In its latest report First Call BC says the child poverty rate for Williams Lake is 21.1 per cent and 23.2 per cent for the Cariboo-Chilcotin. File image

In its latest report First Call BC says the child poverty rate for Williams Lake is 21.1 per cent and 23.2 per cent for the Cariboo-Chilcotin. File image

Cariboo Chilcotin child poverty rate 23.2 per cent

First Call BC’s 2017 Child Poverty Report Card a sobering reminder that one in five children in the province are living below the poverty line

One in five B.C. youth under the age of 18 were living below the poverty line in 2015, according to the latest child poverty report from First Call BC.

In Williams Lake, the percentage of children living in poverty was 21.1 per cent or 810 out of 3,840 children, while in the entire Cariboo-Chilcotin region, the percentage was 23.2 per cent, the report noted.

Tsilhqot’in National Government Chair Chief Joe Alphonse said the “high” percentage is concerning because where there is poverty a host of other issues will arise.

Referencing Williams Lake being named as the fourth most dangerous city in Canada according to Macleans Magazine Most Dangerous Places ranking last week, Alphonse said although Williams Lake’s crime rate is not as high as it used to be it is still up there.

Read More: Williams Lake named fourth “most dangerous” in Canada

“Nobody wants to see children and youth in impoverished situations and as a region, it is something we have to deal with,” Alphonse said, noting every youth should have full access to educational and recreational opportunities. “In the long-term, how poverty is going to be beaten, is with a strong emphasis and priority on training and education. Where you don’t have education you will have poverty.”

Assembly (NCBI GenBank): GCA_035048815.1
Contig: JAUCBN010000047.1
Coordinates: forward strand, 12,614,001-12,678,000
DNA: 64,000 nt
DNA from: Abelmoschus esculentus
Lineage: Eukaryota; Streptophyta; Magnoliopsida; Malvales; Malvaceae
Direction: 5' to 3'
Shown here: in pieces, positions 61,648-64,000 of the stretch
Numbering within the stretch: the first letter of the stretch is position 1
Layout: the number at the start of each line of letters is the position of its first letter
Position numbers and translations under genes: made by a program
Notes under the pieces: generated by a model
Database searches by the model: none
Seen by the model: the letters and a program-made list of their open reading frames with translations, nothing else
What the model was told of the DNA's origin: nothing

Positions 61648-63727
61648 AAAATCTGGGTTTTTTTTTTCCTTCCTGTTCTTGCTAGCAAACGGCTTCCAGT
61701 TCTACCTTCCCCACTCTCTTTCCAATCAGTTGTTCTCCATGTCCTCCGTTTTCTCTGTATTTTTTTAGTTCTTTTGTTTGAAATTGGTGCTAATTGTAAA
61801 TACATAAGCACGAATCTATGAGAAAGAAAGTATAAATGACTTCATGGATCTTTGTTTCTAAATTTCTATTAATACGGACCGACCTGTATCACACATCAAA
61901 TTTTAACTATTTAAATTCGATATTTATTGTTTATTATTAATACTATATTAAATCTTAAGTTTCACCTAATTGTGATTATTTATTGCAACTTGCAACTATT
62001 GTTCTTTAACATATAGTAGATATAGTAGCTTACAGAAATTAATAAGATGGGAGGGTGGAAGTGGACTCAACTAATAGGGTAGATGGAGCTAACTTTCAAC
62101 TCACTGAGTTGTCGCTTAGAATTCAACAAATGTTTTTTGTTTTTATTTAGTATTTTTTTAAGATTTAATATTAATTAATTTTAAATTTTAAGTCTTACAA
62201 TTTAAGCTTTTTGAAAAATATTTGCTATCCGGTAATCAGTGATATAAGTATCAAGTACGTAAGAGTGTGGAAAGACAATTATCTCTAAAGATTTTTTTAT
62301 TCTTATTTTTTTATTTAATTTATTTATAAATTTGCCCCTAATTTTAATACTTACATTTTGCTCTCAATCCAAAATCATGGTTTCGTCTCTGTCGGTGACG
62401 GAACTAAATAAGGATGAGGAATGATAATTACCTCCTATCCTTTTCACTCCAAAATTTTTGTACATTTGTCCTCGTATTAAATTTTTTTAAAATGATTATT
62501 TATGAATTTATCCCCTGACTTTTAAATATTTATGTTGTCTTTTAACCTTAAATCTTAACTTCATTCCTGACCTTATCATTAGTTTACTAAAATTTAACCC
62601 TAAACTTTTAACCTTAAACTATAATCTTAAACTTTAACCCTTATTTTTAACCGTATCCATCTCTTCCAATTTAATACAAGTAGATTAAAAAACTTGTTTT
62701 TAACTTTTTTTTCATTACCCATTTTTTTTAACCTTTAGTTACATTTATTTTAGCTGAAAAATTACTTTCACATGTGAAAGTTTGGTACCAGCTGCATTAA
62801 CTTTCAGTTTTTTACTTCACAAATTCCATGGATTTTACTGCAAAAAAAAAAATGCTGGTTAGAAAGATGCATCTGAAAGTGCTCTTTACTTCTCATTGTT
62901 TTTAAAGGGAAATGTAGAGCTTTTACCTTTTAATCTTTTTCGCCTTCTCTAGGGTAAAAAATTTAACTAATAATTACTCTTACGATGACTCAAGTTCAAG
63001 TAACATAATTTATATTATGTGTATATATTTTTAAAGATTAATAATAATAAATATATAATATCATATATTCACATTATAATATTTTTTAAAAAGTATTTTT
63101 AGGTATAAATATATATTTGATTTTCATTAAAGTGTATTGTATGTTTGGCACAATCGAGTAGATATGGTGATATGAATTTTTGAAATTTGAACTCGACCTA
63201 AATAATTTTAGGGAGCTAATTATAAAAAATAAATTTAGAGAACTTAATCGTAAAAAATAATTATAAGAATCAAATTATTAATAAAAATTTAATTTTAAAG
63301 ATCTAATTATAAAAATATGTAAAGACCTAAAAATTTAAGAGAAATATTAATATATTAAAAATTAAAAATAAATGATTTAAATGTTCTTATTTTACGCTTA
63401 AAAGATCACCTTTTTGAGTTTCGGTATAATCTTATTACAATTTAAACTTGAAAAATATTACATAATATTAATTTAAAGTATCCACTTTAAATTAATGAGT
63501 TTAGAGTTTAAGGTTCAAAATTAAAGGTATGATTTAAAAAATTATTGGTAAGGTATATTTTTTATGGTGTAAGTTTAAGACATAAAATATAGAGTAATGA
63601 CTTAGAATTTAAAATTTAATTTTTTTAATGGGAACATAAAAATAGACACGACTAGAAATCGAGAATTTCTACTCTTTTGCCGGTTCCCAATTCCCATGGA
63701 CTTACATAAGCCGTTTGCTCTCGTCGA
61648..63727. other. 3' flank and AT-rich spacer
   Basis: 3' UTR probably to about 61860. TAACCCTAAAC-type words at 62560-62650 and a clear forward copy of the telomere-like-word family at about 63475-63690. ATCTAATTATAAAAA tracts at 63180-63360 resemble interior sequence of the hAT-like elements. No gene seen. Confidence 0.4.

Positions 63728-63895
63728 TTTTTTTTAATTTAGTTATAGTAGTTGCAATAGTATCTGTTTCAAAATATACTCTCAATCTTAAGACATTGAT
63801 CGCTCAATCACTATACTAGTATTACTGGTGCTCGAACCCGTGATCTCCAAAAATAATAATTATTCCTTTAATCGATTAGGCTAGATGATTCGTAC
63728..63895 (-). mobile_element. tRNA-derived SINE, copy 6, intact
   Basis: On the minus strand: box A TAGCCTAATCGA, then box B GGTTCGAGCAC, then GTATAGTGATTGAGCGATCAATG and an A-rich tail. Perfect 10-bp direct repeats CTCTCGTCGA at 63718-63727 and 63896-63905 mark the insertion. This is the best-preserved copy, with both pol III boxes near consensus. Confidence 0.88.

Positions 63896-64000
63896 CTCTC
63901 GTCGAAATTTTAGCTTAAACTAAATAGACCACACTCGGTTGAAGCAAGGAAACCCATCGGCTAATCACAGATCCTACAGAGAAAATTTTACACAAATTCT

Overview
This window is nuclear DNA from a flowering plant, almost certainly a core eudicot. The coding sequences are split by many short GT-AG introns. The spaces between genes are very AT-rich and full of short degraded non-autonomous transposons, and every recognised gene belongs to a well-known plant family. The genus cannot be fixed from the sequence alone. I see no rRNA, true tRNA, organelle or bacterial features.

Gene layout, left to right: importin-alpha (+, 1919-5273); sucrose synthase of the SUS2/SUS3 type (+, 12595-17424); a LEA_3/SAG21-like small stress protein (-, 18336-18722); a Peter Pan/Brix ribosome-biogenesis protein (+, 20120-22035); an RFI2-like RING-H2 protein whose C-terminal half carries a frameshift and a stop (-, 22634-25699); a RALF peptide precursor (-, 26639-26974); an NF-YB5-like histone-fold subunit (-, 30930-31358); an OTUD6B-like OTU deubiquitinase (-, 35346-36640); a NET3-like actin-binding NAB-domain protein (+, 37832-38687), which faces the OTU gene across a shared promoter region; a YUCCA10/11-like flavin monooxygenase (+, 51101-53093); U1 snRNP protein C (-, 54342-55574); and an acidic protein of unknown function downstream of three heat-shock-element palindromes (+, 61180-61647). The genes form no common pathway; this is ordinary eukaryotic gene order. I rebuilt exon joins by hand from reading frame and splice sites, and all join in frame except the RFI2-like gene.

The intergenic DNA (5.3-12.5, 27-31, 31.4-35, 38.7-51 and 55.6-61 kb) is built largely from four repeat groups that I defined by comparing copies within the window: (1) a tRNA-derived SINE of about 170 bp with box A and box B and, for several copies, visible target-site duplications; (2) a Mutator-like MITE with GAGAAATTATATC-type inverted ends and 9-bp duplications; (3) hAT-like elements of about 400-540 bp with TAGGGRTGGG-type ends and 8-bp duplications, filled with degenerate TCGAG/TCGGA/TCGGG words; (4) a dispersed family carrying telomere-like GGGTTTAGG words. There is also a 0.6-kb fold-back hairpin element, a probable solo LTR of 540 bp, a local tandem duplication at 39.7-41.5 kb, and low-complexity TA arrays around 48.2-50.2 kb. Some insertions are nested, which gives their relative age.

There are no easy solutions, the chief added.

“Funding levels from governments cannot sustain families in this day and age and often families are desperate.”

Karen Irvine is the health co-ordinator for Pregnancy Outreach in Williams Lake, an organization that offers support to women who are breastfeeding.

Irvine said in the 13 years she has worked there, more recently she has witnessed an “urgent” need.

“We see families here that don’t seem to be able to make it to their next pay cheque as often,” Irvine told the Tribune. “The week before cheque day we will give out a lot more diapers, food from our food bank here for clients, and it seems to me that they just cannot afford healthy food.”

The food bank, she added is funded by donations from St. Andrew’s United Church, and some assistance from Canada Safeway and private donors.

Irvine said Pregnancy Outrach is open to all families with babies up to six months old. Last week 167 people came through the door.

“We have been getting women from all walks of life coming here because sometimes it’s the social support from peers that new moms are often lacking,” Irvine added. “We have infant massage, sewing and swimming and it’s all helping. I think so many women feel isolated.”

A provincial government poverty reduction strategy committee will be coming to Williams Lake on Friday, Feb. 2, giving locals the opportunity to give their input.

The provincial government announced the tour the day First Call BC released the 2017 BC Child Poverty Report Card.

Read More: Nearly half of recently immigrated kids in B.C. are poor: report

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